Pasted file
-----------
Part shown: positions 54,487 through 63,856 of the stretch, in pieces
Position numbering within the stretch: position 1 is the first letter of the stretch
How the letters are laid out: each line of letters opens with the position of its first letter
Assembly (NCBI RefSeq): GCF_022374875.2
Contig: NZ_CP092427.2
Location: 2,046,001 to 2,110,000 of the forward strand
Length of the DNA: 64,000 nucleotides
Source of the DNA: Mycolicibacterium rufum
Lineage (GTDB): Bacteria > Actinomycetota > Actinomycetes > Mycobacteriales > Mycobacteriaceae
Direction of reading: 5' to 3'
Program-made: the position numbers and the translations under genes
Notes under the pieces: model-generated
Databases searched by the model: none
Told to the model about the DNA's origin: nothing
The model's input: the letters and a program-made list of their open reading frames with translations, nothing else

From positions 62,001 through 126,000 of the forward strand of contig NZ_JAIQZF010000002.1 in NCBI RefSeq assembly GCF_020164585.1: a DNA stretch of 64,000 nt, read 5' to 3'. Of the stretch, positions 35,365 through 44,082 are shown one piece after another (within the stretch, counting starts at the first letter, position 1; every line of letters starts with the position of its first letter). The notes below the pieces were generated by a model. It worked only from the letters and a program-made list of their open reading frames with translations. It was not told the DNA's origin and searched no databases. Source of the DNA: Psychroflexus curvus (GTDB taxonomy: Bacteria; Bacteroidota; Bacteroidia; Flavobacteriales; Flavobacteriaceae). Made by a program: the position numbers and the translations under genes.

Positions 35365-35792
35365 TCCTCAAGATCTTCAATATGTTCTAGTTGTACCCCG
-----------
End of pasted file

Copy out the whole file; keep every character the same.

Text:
Part shown: positions 54,487 through 63,856 of the stretch, in pieces
Position numbering within the stretch: position 1 is the first letter of the stretch
How the letters are laid out: each line of letters opens with the position of its first letter
Assembly (NCBI RefSeq): GCF_022374875.2
Contig: NZ_CP092427.2
Location: 2,046,001 to 2,110,000 of the forward strand
Length of the DNA: 64,000 nucleotides
Source of the DNA: Mycolicibacterium rufum
Lineage (GTDB): Bacteria > Actinomycetota > Actinomycetes > Mycobacteriales > Mycobacteriaceae
Direction of reading: 5' to 3'
Program-made: the position numbers and the translations under genes
Notes under the pieces: model-generated
Databases searched by the model: none
Told to the model about the DNA's origin: nothing
The model's input: the letters and a program-made list of their open reading frames with translations, nothing else

From positions 62,001 through 126,000 of the forward strand of contig NZ_JAIQZF010000002.1 in NCBI RefSeq assembly GCF_020164585.1: a DNA stretch of 64,000 nt, read 5' to 3'. Of the stretch, positions 35,365 through 44,082 are shown one piece after another (within the stretch, counting starts at the first letter, position 1; every line of letters starts with the position of its first letter). The notes below the pieces were generated by a model. It worked only from the letters and a program-made list of their open reading frames with translations. It was not told the DNA's origin and searched no databases. Source of the DNA: Psychroflexus curvus (GTDB taxonomy: Bacteria; Bacteroidota; Bacteroidia; Flavobacteriales; Flavobacteriaceae). Made by a program: the position numbers and the translations under genes.

Positions 35365-35792
35365 TCCTCAAGATCTTCAATATGTTCTAGTTGTACCCCG